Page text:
Financial Markets: Turbulence or Nosedive?

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Source: http://www.flickr.com/photos/hugokernel/

Source: http://www.flickr.com/photos/hugokernel/

We’ve all been there on that rocky plane ride — clammy hands, heart beating rapidly, teeth clenched, body frozen, while firmly bracing the armrests. The sky outside is dark and the interior fuselage rattles incessantly until another quick jerking moment of turbulence has once again sucked the air out of your lungs. The rational part of your brain tries to assure you that this is normal choppy weather and will shortly transition to calm blue skies. The irrational and emotional part of our brains (see Lizard Brain) tells us the treacherous plane ride is on the cusp of plummeting into a nosedive with passengers’ last gasps saved for blood curdling screams before the inevitable fireball crash.

Well, we’re now beginning to experience some small turbulence in the financial markets, and at the center of the storm is a collapsing Argentinean peso and a perceived slowing in China. In the case of Argentina, there has been a century-long history of financial defaults and mismanagement (see great Scott Grannis overview). Currently, the Argentinean government has been painted into a corner due to the depletion of its foreign currency reserves and financial mismanagement as evidenced by an inflation rate hitting a whopping 25 percent rate.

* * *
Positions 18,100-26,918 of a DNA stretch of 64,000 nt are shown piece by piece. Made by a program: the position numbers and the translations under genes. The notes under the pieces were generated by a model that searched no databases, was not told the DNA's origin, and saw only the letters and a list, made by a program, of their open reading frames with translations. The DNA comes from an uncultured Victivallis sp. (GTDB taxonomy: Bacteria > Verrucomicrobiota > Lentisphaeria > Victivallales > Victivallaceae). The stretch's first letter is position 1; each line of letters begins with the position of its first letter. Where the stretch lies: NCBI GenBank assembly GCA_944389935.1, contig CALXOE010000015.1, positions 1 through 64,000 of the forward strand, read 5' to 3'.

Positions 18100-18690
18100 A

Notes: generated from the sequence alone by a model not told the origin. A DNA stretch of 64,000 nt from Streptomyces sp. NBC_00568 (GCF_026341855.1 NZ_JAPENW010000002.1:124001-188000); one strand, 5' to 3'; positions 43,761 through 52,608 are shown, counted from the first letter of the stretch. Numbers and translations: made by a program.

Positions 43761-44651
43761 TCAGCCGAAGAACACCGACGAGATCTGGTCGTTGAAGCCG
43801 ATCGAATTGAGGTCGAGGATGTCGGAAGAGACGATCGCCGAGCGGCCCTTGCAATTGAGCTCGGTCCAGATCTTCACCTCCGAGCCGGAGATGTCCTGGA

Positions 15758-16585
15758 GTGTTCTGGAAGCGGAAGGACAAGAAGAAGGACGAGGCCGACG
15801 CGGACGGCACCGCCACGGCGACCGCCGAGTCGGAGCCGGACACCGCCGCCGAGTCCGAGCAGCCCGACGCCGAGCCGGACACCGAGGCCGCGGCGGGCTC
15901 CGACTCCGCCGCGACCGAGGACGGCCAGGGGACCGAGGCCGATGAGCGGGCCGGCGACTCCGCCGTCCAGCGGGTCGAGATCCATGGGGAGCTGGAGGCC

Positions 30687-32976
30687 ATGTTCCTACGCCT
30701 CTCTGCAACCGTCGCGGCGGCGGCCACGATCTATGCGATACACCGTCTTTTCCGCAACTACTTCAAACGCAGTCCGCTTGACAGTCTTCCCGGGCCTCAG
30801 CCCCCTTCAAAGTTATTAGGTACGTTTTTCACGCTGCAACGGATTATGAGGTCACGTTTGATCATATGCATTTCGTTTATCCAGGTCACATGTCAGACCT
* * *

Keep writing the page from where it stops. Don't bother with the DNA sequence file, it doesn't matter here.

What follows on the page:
On the other hand, China has created its own set of worries in investors’ minds. The flash Markit/HSBC Purchasing Managers’ Index (or, PMI) dropped to a level of 49.6 in January from 50.50 in December, which has investors concerned of a market crash. Adding fuel to the fear fire, Chinese government officials and banks have been trying to reverse excesses encountered in the country’s risky shadow banking system. While the size of Argentina’s economy may not be a drop in the bucket, the ultimate direction of the Chinese economy, which is almost 20x’s the size of Argentina’s, should be much more important to global investors.

At the end of the day, most of these mini-panics or crises (turbulence) are healthy for the overall financial system, as they create discipline and will eventually change irresponsible government behaviors. While Argentinean and Chinese issues dominate today’s headlines, these matters are not a whole lot different than what we have read about Greece, Ireland, Italy, Spain, Portugal, Cyprus, Turkey, and other negligent countries. As I’ve stated before, money goes where it’s treated best — and the stock, bond, and currency vigilantes ensure that this is the case by selling the assets associated with deadbeat countries. Price declines eventually catch the attention of politicians. Remember the TARP vote failure of 2008?

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